Rain brings curtain down on series for England

South Africa 211 England 7-2 Match abandoned

England lost the Standard Bank Series last night as a coastal squall swept across the Kingsmead ground. If it was an unsatisfactory way to go, it was not as unfortunate as some of England's team selections in the past fortnight.

England lost the Standard Bank Series last night as a coastal squall swept across the Kingsmead ground. If it was an unsatisfactory way to go, it was not as unfortunate as some of England's team selections in the past fortnight.

With one match still to go - proving that all circuses eventually run out of towns to visit - the tourists are 3-1 down to South Africa. Had the weather been kinder, they might have made it 3-2 but then again, given their recent, disjointed performances, it could have ended prematurely.

South Africa were bowled out for 211 and England were seven for two after three overs in reply when the second heavy downpour came in from the sea. Rain might have saved them, who knows?

England could at least feel uplifted by their bowling performance. After losing a toss deemed unfairly to be crucial, the bowlers responded with their most efficient performance of the series. They were led admirably by the 34-year-old Darren Gough.

His has been a tour de force exhibition of accuracy throughout the series and he has rammed the words of the critics back down their throats. He is doing so now with a tramline haircut, having apparently taken his example from Kevin Pietersen's blond sidewinder stripe.

It could be argued that Gough is not fast enough to pose any threat with the new ball and he again missed out in his opening spell. But he went for only 14 runs in his nine overs and conceded no boundaries. On this form the 2007 World Cup is far from Gough merely talking a good game.

Nor was that all. Kabir Ali has occasionally been flayed to all parts in the past fortnight, but he is confident enough and just nippy enough not to have been unsettled. He has leapt ahead of several more illustrious bowlers.

And then there was one of the tour's forgotten men stepping out of the shadows and into the spotlight. It was all probably a bit of fury signifying not much, but that was hardly Alex Wharf's fault.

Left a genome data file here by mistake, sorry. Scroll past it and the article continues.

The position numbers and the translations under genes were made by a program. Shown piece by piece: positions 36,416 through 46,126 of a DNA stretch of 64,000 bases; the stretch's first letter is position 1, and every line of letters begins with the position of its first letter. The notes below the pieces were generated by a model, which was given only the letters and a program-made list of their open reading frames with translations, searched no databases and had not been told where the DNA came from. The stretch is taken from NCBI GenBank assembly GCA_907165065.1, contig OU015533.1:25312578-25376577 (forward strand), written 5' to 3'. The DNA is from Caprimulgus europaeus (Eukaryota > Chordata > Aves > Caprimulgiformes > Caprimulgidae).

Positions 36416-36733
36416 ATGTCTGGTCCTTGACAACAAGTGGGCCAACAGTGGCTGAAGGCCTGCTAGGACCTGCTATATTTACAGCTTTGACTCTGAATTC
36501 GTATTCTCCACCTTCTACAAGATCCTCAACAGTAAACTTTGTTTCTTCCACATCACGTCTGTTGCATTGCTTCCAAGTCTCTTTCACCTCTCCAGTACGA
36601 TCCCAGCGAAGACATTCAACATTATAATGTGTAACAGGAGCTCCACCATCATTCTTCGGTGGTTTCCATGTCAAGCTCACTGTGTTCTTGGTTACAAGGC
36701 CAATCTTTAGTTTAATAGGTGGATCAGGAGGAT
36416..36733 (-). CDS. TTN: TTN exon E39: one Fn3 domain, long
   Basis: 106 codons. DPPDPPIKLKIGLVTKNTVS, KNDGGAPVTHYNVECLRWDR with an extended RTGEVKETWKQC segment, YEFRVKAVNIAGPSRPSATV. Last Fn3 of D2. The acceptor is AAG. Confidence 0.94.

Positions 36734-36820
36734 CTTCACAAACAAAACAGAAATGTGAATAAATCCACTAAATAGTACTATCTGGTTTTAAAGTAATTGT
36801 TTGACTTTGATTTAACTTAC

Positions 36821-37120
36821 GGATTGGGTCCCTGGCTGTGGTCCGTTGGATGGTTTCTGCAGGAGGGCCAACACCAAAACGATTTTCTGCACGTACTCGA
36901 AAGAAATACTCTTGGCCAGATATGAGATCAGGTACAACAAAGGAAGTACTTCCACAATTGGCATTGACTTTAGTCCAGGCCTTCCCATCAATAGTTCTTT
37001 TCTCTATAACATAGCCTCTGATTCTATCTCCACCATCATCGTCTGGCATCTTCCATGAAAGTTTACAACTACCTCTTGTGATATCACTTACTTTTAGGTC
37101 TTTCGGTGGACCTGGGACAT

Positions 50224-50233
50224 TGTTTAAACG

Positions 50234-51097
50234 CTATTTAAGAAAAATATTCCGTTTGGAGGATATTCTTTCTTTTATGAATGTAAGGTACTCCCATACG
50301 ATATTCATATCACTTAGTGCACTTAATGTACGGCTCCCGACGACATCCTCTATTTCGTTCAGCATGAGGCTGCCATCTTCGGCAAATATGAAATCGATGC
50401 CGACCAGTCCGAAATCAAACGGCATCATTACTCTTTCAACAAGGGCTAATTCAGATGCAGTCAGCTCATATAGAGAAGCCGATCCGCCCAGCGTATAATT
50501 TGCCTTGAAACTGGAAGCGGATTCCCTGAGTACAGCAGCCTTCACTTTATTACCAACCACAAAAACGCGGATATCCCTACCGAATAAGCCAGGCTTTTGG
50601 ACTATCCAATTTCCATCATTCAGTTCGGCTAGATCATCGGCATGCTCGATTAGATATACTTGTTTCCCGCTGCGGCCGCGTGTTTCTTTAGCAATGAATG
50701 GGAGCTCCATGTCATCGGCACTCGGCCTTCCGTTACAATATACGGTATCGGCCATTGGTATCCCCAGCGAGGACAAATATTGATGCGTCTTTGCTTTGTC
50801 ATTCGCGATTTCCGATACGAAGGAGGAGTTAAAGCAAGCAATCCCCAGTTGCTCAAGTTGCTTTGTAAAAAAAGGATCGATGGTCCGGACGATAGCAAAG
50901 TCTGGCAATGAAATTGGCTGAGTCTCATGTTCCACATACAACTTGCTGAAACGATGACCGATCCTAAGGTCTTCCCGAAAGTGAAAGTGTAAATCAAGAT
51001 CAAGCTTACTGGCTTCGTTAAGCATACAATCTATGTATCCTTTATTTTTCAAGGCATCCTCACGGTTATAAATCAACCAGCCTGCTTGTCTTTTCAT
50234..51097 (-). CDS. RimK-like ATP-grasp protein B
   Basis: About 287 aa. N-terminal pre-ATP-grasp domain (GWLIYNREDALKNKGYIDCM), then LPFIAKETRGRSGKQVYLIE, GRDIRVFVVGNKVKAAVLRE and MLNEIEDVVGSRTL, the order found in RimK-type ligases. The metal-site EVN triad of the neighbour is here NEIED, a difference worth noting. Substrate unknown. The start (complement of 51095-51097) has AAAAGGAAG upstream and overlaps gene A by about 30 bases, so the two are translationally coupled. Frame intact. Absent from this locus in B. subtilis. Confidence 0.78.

He was surprisingly summoned - although given the recent random one-day selection policy perhaps it was entirely predictable - to be Gough's third opening partner of the series.

If you count James Anderson in the warm-up game, he was the fourth in seven games in two weeks, which proves either that England have a sensible seam bowling rotation policy or have not got a clue who to pick from one match to the next.

How long this one will last is open to question - though long-termism is not in prospect - but Wharf, at least, made a fist of it. He took three wickets, including two in two crucial ones with the new ball. This saw the removal of both Graeme Smith and Jacques Kallis.

At one for two, South Africa were not exactly on the ropes, given their batting depth, but they were hardly strutting in the centre of the ring either. Herschelle Gibbs ensured that they took advantage of the middle overs.

He was reluctant to bat at No 4 at the start of this series, and small wonder since he had scored 13 hundreds as an opener. But he has taken to his new role comfortably and scored his second century of the series.

There were some big shots but he restrained himself. At one point South Africa scored 49 consecutive singles, breaking the monotony when Mark Boucher at last swept a boundary. There were half-century partnerships for both the fourth and fifth wickets but England kept chipping away.

The first rains then arrived and reduced the match to 48 overs and England lost two quick wickets. The first was Marcus Trescothick, who is ending the tour as he has ended many before it, on a low note. He has scored 99 runs in six one-day innings and might have been rested.

The second was Geraint Jones (125 in six), and the experiment with him as callow opener rather than dashing number seven may now be brought to an end.

Suggested Topics
PROMOTED VIDEO
Have you tried new the Independent Digital Edition apps?
Sport
Luis Suarez and Lionel Messi during Barcelona training in August
footballPete Jenson co-ghost wrote Suarez’s autobiography and reveals how desperate he's been to return
Money
Welcome to tinsel town: retailers such as Selfridges will be Santa's little helpers this Christmas, working hard to persuade shoppers to stock up on gifts